A CT scan, also called a CAT scan, is a specific type of scan that creates three-dimensional images of certain parts of the body by using X-rays. Doctors like using CT scans to get detailed images of the brain, the abdomen, soft tissues, blood vessels and other parts. It’s also used for people who have internal injuries because it receives accurate, clear data that a radiologist can interpret. The CT scan can even pick up details on bone structures like feet and hands.
General Concerns when Having a CT Scan
Getting a general CT scan done is generally not frightening. You will have to take off most of your clothes and wear a hospital gown. Your doctor may ask that you not eat for a time before the procedure. CT scans use radiation, which can carry a risk for cancer. If you’re pregnant, you shouldn’t receive a CT scan. If you have a fear of little spaces (claustrophobia), tell your doctor beforehand.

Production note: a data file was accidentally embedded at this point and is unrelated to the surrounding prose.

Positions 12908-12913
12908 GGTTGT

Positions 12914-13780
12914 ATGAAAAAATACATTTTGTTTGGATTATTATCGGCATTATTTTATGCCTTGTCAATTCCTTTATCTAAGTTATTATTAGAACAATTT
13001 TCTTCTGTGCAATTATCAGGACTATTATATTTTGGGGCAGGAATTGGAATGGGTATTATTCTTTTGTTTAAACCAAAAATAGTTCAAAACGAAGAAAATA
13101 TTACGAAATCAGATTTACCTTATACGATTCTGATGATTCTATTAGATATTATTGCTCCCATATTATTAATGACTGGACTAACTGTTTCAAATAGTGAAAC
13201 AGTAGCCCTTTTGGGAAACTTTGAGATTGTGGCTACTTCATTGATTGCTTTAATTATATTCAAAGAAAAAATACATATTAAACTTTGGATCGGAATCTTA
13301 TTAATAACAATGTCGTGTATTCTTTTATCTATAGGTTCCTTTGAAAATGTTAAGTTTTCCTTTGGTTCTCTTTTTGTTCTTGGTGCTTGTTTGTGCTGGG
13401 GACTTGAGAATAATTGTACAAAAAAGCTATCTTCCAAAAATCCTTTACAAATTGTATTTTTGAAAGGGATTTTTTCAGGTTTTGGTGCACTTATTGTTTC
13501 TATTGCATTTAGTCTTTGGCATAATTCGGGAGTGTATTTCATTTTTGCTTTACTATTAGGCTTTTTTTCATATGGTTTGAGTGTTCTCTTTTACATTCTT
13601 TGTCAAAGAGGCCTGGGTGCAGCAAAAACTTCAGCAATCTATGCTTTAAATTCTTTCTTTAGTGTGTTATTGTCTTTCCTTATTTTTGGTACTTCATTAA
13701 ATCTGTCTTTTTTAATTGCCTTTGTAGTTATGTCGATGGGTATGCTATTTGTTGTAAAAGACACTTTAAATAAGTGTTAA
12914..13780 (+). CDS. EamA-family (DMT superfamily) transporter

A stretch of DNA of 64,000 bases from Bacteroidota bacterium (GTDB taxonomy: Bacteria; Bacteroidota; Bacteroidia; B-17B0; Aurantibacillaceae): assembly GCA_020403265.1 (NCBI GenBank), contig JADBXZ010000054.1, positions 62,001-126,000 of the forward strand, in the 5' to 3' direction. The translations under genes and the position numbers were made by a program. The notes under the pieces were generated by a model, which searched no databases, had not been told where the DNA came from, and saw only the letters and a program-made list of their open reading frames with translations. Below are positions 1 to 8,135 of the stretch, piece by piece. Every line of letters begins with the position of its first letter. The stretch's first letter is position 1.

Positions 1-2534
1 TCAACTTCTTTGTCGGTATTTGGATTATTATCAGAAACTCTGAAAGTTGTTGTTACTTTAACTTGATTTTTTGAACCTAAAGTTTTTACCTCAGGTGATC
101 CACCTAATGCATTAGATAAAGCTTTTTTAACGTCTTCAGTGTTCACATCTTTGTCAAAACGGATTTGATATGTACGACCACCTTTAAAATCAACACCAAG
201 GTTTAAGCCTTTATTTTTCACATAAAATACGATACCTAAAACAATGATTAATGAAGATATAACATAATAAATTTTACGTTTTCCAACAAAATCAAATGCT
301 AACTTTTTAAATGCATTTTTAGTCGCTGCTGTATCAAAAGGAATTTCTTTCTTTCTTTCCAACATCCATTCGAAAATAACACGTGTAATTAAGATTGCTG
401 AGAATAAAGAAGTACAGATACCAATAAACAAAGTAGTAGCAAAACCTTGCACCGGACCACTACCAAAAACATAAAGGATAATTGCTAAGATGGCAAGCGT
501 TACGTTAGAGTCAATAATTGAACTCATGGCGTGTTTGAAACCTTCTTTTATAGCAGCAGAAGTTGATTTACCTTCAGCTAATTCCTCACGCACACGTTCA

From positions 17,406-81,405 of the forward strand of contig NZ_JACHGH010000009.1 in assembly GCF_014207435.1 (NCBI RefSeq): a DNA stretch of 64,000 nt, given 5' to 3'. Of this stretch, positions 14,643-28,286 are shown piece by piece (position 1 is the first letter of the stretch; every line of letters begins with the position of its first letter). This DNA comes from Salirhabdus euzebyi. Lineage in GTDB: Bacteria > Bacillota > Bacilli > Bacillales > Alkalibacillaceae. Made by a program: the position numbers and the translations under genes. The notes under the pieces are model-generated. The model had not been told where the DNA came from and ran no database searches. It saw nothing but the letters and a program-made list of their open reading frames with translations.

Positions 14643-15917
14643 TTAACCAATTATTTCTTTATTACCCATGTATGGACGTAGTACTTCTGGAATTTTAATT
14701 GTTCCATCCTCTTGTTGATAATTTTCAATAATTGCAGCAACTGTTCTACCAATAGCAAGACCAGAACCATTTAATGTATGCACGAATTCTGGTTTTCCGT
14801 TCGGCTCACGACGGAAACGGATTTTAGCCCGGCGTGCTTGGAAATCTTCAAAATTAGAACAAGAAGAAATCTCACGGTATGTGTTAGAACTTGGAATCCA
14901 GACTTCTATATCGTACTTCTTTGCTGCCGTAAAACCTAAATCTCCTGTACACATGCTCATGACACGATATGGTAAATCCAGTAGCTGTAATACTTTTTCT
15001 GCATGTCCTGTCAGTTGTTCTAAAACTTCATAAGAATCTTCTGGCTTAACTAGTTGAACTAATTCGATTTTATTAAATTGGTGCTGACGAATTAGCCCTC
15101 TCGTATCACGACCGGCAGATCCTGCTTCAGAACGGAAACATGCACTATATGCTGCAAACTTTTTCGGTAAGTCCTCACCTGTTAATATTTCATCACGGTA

Because the CT scan takes images from many different angles and compiles them together, you can expect the machine to move all around you. You will simply lie down on a narrow table while the machine moves and takes the images. You will probably hear whirring and clicking sounds while this happens. Before the scan, your doctor might ask you to ingest “contrast material” through a vein so certain body parts, like blood vessels, can appear clearly on the images. This material can cause an allergic reaction, but most of these are mild. At other times, your doctor will ask you to drink the contrast material if the CT scan is examining your esophagus or stomach. The drink might not taste good, but you should try to finish it so the CT scan can be as effective as possible.
Dental CT Scans
Dental CT scans, on the other hand, are a bit different. Generally, with dental scanners, you can sit or stand and allow the machine to move around your head. The dental CT scans are used for complicated procedures like dental implants. For most minor procedures, you’d undergo the general oral X-ray that happens annually. The CT scan is needed to see the width and density of the jawbone, details that a single X-ray might not be able to provide. It also functions to locate where important nerves are. Overall, dental CT scans are a bit less invasive, but serve the same scanning function for your mouth.